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Vermeer, Saint Praxedis

Also seen in the form of Praxedis (Latin), Praxede (18th and/or 19th century France), and Prassede (Italian), this unusual saint name is extremely rare and interesting. She comes from Greek praxis, "an accomplishment." PRA-shed-yees and PRAHK-say-dahs are accepted pronunciations in Spanish and Portuguese, while prak-SAY-deez for the Praxedes spelling (like Mercedes) and PRAK-sed-iss for the Praxedis spelling are accepted in English. PRAK-seh-deh is commonly accepted elsewhere.

The Roman female Christian saint died in the year 165, and little is known about her. According to Jacobus de Voragine, her sister was Saint Pudentiana and her brothers were Saint Timothy and Saint Donatus. Sabine Baring-Gould claims she was the daughter of Saint Pudens, also the sister of Saint Pudentiana, but that her brothers were Saint Timothy and Saint Novatus. Some think because her name is not a feminine form of Pudens, she must have been a slave. According to Catholic Online, she was very charitable during the time when Emperor Marcus Antoninus was murdering Christians, until she couldn't bear their suffering anymore and asked God if he could relieve her of her pain.

She has a couple of famous paintings, one as shown above by Johannes Vermeer, which is a copy of a painting by Felice Ficherelli, the other by Simone Pignoni. Three famous people were named for the saint, including Spanish civil engineer/Prime Minister Praxedes Mateo Sagasta (1825-1903), who was given the name because he was born on her feast day; Praxedes Guerrero, Mexican anarchist poet and writer who fought during the 1910 Revolution; lastly Praxede Larue, Quebec physician and politician. There are also four place names for this saint: Santa Prassede church in Rome, Santa Praxedes in Cagayan, Sainte-Praxede in Quebec, and Praxedis G. Guerrero municipality in the Mexican state of Chihuahua.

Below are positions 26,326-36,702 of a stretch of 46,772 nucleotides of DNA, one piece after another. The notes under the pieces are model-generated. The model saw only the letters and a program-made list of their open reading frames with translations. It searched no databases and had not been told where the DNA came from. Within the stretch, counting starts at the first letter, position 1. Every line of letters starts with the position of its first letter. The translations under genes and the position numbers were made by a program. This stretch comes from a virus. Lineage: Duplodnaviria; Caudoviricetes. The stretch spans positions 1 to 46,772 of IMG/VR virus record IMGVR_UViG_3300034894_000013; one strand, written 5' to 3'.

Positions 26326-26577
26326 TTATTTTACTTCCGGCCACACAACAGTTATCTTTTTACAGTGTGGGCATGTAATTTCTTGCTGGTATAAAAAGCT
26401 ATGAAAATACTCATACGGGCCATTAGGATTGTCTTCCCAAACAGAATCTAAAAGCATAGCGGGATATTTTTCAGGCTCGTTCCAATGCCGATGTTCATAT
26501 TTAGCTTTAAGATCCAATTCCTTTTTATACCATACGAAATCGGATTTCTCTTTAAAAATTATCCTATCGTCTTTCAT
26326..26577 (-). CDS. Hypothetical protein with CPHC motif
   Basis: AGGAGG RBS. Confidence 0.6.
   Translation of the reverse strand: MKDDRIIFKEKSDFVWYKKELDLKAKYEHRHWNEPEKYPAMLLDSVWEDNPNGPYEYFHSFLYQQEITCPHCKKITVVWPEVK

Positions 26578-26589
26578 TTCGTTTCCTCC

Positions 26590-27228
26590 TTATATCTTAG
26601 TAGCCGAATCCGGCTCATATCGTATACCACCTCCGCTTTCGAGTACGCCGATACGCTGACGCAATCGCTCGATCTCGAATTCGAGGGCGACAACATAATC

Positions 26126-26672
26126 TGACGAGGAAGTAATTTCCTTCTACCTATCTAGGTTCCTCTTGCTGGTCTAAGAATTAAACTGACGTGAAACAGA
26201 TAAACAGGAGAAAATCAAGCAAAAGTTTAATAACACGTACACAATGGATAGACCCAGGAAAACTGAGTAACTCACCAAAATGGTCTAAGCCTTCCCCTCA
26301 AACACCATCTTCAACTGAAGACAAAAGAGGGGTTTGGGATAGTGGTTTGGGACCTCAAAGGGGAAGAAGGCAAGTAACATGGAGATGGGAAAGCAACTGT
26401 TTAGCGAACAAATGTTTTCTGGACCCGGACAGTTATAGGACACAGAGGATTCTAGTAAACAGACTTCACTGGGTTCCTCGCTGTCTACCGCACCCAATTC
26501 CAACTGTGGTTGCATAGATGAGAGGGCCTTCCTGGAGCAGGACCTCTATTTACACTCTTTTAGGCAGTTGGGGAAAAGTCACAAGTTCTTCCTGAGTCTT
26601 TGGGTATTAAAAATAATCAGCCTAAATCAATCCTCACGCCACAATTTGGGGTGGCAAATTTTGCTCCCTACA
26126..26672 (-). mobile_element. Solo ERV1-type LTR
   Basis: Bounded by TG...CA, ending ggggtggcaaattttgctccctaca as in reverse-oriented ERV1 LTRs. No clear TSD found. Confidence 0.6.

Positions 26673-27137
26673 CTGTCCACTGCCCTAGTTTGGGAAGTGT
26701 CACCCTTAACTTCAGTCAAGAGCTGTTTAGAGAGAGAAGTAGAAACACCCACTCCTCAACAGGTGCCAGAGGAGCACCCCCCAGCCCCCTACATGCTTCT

547 Praxedis is a minor planet/asteroid orbiting our sun, named for the character in Joseph Viktor von Scheffel's Ekkehard.

In the U.S. all forms of this name are very rare, with no SSA data and White Pages reporting 425 total Praxedes, 310 Praxedis, a handful of Praxadis and Praxides, 13 Praxede and 5 Prassede. Also of note: 2 Prasseda.


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Norway's Top 10 Baby Names

Taken from Statistics Norway. I have no clue how/why there are multiple spellings, but I'm assuming they group spellings for each name and then rank them, unlike the U.S. that goes by individual spelling.

2015 Stats
1. Emma
2. Nora/Norah
3. Sara/Sahra/Sarah
4. Sophie/Sofie
5. Olivia
6. Sophia/Sofia
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8. Ella
9. Lea/Leah
10. Maja/Maia/Maya

1. William
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3. Oliver
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5. Lukas/Lucas
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7. Liam
8. Axel/Aksel
9. Emil
10. Oskar/Oscar


1. Emma
2. Nora/Norah
3. Sara/Sarah/Sahra
4. Sofie/Sophie
5. Linnea/Linea
6. Thea/Tea
7. Maya/Maia/Maja
8. Emilie
9. Ingrid/Ingri
10. Julie

1. Emil
2. Lucas/Lukas
3. Mathias/Matias
4. William
5. Magnus
6. Filip/Fillip/Philip/Phillip
7. Oliver
8. Markus/Marcus
9. Noa/Noah
10. Tobias


Here's one of my personal favorites, although I'm surprised I still like it after seeing Forrest Gump so often (thanks, Dad). In fact, the name peaked in popularity for the second time the year the movie was released, jumping to number #217 in 1994. Now he's on the move yet again, rising to 132 boys given the name in 2015 from a low dip to 47 in 2006. To be clear, Forest is the word spelling and Forrest the name spelling, and Forrest remains a much more popular choice with 387 boys given the name in 2015, ranking at #659. Forrest also had a dip in 2006 with only 147 births, disappearing from the charts between 2003 and 2013, and it also peaked in 1994 with 1,343 boys born, rising to #217. Historically both spelling options have been very popular.

Forest doesn't have an obvious nickname, but it's one of those names you enjoy saying without having to shorten it. Forest is Old French, meaning "woods." A famous namesake is St. John Forest of the 16th century…